The global economy has been brought to a standstill to help stem the spread of the coronavirus. A recession is already upon us. The unemployment rate during the month was 4.4 percent, up from 3.5 percent in February and up from 3.8 percent in the year earlier period. Given the number of people filing unemployment claims in the month of April, the unemployment rate for April will likely spike much higher. Last week, more than four million Americans filed first-time unemployment benefits. A record 26 million people filed first-time unemployment benefits since the coronavirus-related lockdowns. Eleven percent of the entire U.S. workforce has successfully filed claims and been approved for unemployment – the highest on record.
States like Illinois and New York are hurting financially and have reached out to President Trump for federal aid:
President Donald Trump and former UN Ambassador Nikki Haley are attacking Illinois Democrats for using the COVID-19 crisis to ask for a $10 billion state pension rescue and other federal aid.
The $10 billion was included in an April 14 letter Illinois Senate President Don Harmon, D-Oak Park, sent to Sen. Dick Durbin, D-Ill., asking for $41 billion in federal assistance for the state of Illinois in the wake of the coronavirus pandemic economic meltdown.
Both President Trump and Nikki Haley have questioned by poorly-run states (mostly Democratic-run) should receive federal aid. The Democrats suggest the president should not let partisan politics be the metric used to decide which states receive aid.
President Donald Trump and former UN Ambassador Nikki Haley are attacking Illinois Democrats for using the COVID-19 crisis to ask for a $10 billion state pension rescue and other federal aid.https://t.co/ahnHqDuZpx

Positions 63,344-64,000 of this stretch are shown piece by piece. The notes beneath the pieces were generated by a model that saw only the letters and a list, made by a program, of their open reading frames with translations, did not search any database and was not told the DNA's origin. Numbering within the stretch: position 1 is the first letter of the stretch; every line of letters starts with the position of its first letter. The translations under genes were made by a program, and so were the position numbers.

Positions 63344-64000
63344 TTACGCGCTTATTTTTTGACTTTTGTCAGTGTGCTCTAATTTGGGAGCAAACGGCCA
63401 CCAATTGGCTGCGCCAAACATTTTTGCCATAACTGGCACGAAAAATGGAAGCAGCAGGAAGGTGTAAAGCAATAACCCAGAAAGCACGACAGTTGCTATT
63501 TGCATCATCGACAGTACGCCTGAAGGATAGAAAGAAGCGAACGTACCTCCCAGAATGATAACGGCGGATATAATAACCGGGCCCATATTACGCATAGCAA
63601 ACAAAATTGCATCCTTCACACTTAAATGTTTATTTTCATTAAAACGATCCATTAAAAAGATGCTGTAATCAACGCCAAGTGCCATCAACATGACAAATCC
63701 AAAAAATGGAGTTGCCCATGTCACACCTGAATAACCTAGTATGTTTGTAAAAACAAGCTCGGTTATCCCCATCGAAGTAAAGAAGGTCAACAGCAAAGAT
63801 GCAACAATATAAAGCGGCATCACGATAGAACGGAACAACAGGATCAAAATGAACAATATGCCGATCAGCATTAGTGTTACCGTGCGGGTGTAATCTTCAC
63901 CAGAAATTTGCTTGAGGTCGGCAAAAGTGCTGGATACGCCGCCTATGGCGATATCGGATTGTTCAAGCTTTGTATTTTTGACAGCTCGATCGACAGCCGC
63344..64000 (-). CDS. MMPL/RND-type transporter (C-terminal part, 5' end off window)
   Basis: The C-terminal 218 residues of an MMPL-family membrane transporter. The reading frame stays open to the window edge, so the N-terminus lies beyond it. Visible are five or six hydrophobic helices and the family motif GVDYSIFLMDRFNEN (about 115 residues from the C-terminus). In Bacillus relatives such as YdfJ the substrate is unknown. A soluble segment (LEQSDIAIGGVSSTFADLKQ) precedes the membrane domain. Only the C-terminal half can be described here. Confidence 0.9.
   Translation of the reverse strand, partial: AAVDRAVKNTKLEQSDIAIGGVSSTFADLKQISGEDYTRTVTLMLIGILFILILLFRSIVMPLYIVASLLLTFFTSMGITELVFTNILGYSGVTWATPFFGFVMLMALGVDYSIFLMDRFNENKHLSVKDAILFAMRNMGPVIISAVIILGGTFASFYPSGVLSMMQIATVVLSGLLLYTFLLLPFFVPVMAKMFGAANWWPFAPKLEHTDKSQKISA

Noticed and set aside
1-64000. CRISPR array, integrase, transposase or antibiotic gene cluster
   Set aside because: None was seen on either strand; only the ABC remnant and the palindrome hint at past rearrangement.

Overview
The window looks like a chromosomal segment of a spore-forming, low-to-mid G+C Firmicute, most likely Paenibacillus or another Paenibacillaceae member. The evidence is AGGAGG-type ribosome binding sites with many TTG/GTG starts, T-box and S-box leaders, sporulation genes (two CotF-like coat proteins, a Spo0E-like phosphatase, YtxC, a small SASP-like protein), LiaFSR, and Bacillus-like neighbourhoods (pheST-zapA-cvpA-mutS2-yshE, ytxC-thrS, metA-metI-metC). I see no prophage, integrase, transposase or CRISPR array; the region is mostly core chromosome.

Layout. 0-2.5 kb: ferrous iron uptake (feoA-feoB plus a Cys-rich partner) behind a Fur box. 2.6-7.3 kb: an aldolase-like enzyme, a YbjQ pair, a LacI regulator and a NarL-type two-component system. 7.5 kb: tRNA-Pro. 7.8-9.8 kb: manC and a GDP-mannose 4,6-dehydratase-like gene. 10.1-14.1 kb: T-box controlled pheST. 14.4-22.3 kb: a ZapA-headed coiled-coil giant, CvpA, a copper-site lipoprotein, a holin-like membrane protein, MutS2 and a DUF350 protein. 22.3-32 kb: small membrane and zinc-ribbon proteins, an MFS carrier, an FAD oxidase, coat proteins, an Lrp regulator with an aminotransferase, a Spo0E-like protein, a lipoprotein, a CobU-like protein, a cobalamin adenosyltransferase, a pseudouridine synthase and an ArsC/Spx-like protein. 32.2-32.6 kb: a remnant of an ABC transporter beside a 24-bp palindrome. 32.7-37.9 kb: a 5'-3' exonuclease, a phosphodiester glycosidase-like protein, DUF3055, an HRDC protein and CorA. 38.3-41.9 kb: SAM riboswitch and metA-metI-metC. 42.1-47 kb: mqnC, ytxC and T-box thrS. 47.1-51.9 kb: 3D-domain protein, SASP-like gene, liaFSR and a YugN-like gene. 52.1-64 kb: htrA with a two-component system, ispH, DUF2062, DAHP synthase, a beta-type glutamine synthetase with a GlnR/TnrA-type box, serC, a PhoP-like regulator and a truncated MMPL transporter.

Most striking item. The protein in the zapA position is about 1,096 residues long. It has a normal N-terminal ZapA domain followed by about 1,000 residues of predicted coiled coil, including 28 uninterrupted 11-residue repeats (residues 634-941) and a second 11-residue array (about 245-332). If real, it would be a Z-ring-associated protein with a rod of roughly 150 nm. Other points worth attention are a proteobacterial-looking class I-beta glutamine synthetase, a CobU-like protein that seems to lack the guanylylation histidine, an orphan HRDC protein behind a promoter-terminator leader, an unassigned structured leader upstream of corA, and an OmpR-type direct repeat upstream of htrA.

— Nikki Haley (@NikkiHaley) April 27, 2020
States have also filed lawsuits against opioid distributors and manufacturers for their role in the opioid crisis. The state of Ohio settled for at least $1 billion. West Virginia is seeking at least another $1 billion – they were two of the most hard-hit states by the crisis. Manufacturers and distributors from Johnson & Johnson to McKesson to Cardinal Health have offered a $48 billion settlement – a mixture $22 billion in cash and another $26 billion in free drugs.
However, states have held out for more money. The question remains, “If states are so strapped for cash then why not take the $48 billion opioid deal?” Trump And The Global Economy (“Trump And The GE”), the top speaker series in the country, parsed through the opioid crisis and the various factions. Torian Mitchell, Brooklyn Land Baron and Shock Exchange framed the matter:
Shock Exchange: Judge Dan Polster out of Ohio came up with a mechanism to settle the opioid crisis. The mechanism is based upon which cities and municipalities are hardest hit … Cities and municipalities have gotten their own private lawyers to sue the opioid manufacturers … the state AGs are trying to play catch up. There is a settlement on the table now for about $48 biillion. $18 to $25 billion will come from distributors like AmerisourceBergen and Cardinal Health. Johnson & Johnson will toss in $4 billion. Teva, Endo and Mallinckrodt will offer free drugs. They don’t have the sizeable balance sheets that the distributors have.
The defendants want to the pay outs to occur 10 years. The states and municipalities have haggled over the amount of the settlement and the tenor. Meanwhile, states are lobbying Trump for aid to cover the knock on effects of the coronavirus. The opioid distributors and manufacturers want to give states and cities $48 billion – the sale of legal drugs – they have been rebuffed. It all begs the question, “If states need money so badly then why not take the $48 billion being offered?”